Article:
"More classes don't increase your chances," he said. "They actually may limit your chances, the way the admissions process works."
Proposal 7 -- Offer credit to high school students who take courses online or off-campus.
Currently, the 1,400 district high school students taking summer coursework at accredited institutions don't receive credit, Taylor said. A proposal such as this could reduce class size, reduce the workload and offer flexible learning environments for students.
There would be some limit to the number of off-campus classes students could take for credit, she added later.
Hurd raised the concern that this option could potentially be seen as a "privatization" move, and unfair to students from low-income households who might not be able to afford these programs. To which Schmitt replied that many of the programs offered are free or low-cost.
Proposal 8 -- Expand the number of approved heritage school partners, for languages not currently taught at San Ramon Valley schools.
Right now, French, Japanese, Spanish and Mandarin are offered at district high schools, with Telegu and Mandarin offered at partner heritage school sites.
This proposal would expand the number of heritage school partners for languages not currently taught within the district.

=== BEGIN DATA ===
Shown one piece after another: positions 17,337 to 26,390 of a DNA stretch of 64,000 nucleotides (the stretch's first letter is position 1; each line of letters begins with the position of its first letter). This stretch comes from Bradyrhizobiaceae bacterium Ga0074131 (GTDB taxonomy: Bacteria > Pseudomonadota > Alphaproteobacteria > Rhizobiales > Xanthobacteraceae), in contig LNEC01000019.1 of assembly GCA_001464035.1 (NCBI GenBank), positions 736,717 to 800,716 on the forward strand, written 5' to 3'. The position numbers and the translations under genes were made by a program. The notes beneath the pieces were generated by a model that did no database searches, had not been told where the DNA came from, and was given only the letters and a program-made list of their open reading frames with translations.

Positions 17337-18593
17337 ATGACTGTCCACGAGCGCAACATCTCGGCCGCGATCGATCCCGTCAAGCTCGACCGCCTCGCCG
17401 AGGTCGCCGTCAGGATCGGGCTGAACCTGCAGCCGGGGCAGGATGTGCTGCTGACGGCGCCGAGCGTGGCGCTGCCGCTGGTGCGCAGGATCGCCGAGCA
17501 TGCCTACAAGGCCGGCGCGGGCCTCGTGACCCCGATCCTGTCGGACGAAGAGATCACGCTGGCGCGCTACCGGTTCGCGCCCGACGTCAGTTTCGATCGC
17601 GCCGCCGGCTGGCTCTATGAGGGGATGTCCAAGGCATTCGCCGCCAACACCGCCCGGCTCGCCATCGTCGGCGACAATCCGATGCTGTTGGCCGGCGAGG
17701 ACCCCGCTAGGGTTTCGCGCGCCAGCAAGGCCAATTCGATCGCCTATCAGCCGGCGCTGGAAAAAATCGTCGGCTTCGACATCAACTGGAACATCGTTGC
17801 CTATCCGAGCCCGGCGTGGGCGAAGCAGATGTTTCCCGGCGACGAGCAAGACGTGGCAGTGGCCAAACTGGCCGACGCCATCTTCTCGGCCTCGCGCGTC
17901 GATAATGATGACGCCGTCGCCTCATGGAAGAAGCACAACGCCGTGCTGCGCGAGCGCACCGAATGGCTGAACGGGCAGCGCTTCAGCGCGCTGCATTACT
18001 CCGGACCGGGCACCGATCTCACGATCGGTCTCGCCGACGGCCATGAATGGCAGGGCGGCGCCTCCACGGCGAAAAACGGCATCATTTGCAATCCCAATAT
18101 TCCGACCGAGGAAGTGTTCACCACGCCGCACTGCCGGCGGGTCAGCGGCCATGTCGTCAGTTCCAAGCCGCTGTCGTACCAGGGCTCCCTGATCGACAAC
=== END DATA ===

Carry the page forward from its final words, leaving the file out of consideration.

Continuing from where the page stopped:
Proposal 9 -- Expand opportunities for students to receive credit for internships.
Internships, Taylor said, can open up opportunities that schools can't provide, exposing students to potential careers.
Providing credit for internships and including them in students' class schedules, she added, would allow them to explore their interests and build college and work resumes.
Proposal 10 -- Reduce high school requirements.
Finally, staff proposes to reduce high school credit requirements. Currently, SRVUSD requires students to graduate high school with 240 credits; other comparable districts are all lower, Taylor pointed out, with Pleasanton Unified requiring 230 credits and Palo Alto only 220.
According to staff, this could allow students to pursue outside interests, reduce student stress, reduce class size and allow students behind in credits to make them up during the school year rather than during the summer.
In terms of a timeline, these 10 proposals will continue being explored and discussed by all constituents for the next few months, and in November, an online survey for all stakeholders is set to be released in order to gather more feedback. In January, implementation plans and communications will start to be crafted and next spring, schedules will be finalized.
Updates will be provided at board meeting from October through January.